10 Critical "Compensable Factors" in Job Descriptions

In yesterday’s Advisor, we talked about the three different job descriptions most jobs have. Today, we’ll look at 10 specific factors you can evaluate as you work to unite those three job descriptions into one.

These 10 elements describe the specific job requirements in terms of “compensable factors.” You can use these factors to gauge whether the job description properly captures the job, and you can use these factors to help gauge the level of compensation that is appropriate, as well as the exempt/nonexempt status of the position.

Here, courtesy of BLR’s Job Descriptions Encyclopedia, are the primary compensable factors:

  1. Experience. How long should the incumbent have worked in this job or in closely related jobs to be fully qualified? Is it important that the experience be within or outside the organization?
  2. Education. What does the job require in terms of formal schooling, training, certification, or knowledge of a specialized field?
  3. Responsibility. Is the employee responsible for the safety of other employees or for the loss or damage to tools, materials, or equipment? How significant to the employer is the work the position is responsible for? How big is the budget the incumbent manages?
  4. Complexity of duties. Does the job require the incumbent to show judgment and initiative or to make independent decisions?
  5. Supervision received. How closely does the incumbent’s immediate supervisor or manager check his or her work? Does the supervisor or manager outline specific methods or work procedures?
  6. Supervision exercised. How many people does the incumbent supervise, directly and indirectly? What responsibility does he or she have for controlling policy decisions, costs, or work methods?
  7. Consequences of error. If the incumbent made an error, what dollar loss would be likely to result? How often does the possibility of loss or error occur?

Set that keyboard aside! Your job descriptions are already written. Click here to see why thousands of managers have a permanent place in their offices for BLR’s classic Job Descriptions Encyclopedia.

  1. Working conditions. Is there anything in the work environment that is unusually hazardous or uncomfortable? For what percentage of the time is the incumbent exposed to such conditions?
  2. Mental, physical, and visual demands. What degree of concentration is required? Are there special physical demands? Is eyestrain likely?
  3. Confidential data. To what extent is the incumbent responsible for confidential information? What would be the consequences of unwarranted disclosure? To what extent are integrity and discretion important?

Job descriptions. A never ending battle for every HR manager. What’s the state of your job descriptions? Complete? Up to date? If not—or if you’ve never even written them—you’re not alone. Thousands of companies fall short in this area.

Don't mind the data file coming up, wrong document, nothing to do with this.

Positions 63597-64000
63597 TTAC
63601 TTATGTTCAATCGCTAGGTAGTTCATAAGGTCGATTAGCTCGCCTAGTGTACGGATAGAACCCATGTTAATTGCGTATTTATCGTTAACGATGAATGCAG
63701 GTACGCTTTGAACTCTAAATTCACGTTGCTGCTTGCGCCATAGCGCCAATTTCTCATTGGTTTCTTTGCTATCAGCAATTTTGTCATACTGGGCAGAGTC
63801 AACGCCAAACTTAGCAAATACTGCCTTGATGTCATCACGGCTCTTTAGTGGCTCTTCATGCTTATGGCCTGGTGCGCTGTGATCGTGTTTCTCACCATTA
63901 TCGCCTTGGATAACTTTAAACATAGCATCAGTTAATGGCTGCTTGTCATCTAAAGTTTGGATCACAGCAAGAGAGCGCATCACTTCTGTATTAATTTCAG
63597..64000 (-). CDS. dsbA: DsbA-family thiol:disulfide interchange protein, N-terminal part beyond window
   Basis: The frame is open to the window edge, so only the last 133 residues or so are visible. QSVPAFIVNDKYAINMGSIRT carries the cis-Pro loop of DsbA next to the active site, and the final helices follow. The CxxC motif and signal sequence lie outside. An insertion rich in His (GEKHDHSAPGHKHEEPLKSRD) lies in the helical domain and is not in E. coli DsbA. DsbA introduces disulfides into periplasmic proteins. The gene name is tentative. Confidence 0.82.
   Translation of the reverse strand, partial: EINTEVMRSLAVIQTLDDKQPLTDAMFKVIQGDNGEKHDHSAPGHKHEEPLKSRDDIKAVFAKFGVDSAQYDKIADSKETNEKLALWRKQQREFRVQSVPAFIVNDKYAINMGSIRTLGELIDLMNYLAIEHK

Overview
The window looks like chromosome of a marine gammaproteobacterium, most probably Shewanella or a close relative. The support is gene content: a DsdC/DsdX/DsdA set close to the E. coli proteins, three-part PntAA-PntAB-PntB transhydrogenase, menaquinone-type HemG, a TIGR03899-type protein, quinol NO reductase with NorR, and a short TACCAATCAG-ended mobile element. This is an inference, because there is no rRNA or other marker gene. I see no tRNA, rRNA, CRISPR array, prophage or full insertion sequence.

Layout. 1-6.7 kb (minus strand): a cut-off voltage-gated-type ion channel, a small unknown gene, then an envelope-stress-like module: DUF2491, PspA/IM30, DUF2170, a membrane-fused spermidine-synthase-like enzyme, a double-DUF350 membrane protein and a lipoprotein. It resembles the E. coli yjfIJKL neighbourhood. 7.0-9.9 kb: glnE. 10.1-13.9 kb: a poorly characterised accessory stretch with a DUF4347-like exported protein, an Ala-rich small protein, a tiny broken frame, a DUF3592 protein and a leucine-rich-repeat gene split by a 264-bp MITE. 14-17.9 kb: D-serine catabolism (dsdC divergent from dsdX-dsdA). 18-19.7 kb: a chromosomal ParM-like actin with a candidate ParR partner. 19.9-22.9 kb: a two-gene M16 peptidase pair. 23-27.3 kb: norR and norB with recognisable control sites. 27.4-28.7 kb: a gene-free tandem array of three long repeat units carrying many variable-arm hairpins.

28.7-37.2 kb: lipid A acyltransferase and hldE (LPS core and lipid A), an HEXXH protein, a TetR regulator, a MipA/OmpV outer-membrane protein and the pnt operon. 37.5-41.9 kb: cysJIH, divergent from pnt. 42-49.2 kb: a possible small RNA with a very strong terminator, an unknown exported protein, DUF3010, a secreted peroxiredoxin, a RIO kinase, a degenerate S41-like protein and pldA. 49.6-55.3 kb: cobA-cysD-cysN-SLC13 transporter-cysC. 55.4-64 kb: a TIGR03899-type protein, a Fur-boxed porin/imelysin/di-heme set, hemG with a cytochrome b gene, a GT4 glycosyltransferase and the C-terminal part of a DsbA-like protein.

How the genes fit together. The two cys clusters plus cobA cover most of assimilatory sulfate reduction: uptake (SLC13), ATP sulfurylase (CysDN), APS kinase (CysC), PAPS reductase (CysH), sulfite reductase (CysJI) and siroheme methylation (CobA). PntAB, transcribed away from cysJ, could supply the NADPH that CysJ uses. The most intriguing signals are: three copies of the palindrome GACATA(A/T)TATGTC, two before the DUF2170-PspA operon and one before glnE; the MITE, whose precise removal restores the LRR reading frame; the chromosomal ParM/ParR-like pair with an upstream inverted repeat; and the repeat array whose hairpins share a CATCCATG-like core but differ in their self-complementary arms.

It’s easy to understand why. Job descriptions are not simple to do—what with updating and management and legal review, especially for the Americans with Disabilities Act’s (ADA) requirement of a split-off of essential functions from other functions in the description. Wouldn’t it be great if your job descriptions were available, already written?

Actually, they are. We have more than 700, ready to go, covering every common position in any organization, from receptionist right up to president. They are in an extremely popular BLR® program called the Job Descriptions Encyclopedia.

First created in the 1980s, the “JDE” has been continually refined and updated over time, with descriptions revised or added each time the law, technology—or the way we do business—changes.

Prewritten job descriptions in the Job Descriptions Encyclopedia now come with pay grades already attached. Click here to try the program at no cost.

Revised for the ADA, Pay Grades Updated

There was a major revision, for example, following the passage of the ADA. In fact, BLR editors reviewed every one of those 700 descriptions to ensure they were ADA-compliant.

Another enhancement was the updating of pay grades for each job.  According to our customers, this is an enormous timesaver, enabling them to make compensation decisions even as they define the position. You can see a sample job description from the program by clicking here. (Yes, it is the one for HR Manager. Pay grade: 38.)

The BLR Job Descriptions Encyclopedia also includes an extensive tutorial on setting up a complete job descriptions program, and how to encourage participation from all parts of the organization. That includes top management, the employees, and any union or other collective bargaining entity.

Quarterly Updates, No Additional Cost

Very important these days, quarterly updates are included in the program as a standard feature—key at a time of constantly changing laws and emerging technologies. We’ll send you new or revised descriptions every 90 days. And the cost is extremely reasonable, averaging less than 43 cents per job description … already written, legally reviewed, and ready to adapt or use as is.

You can evaluate BLR’s Job Descriptions Encyclopedia at no cost in your office for up to 30 days. Get more information or order the Job Descriptions Encyclopedia.

Download product sample

Download list of job descriptions included

Other Recent Articles on Job Descriptions

Every Job Has 3 Job Descriptions—That Rarely Match

Can Job Descriptions Lose Your Case in Court?

The Delicate Business of Mental, Physical, and Environmental Job Requirements

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1 thought on “10 Critical "Compensable Factors" in Job Descriptions”

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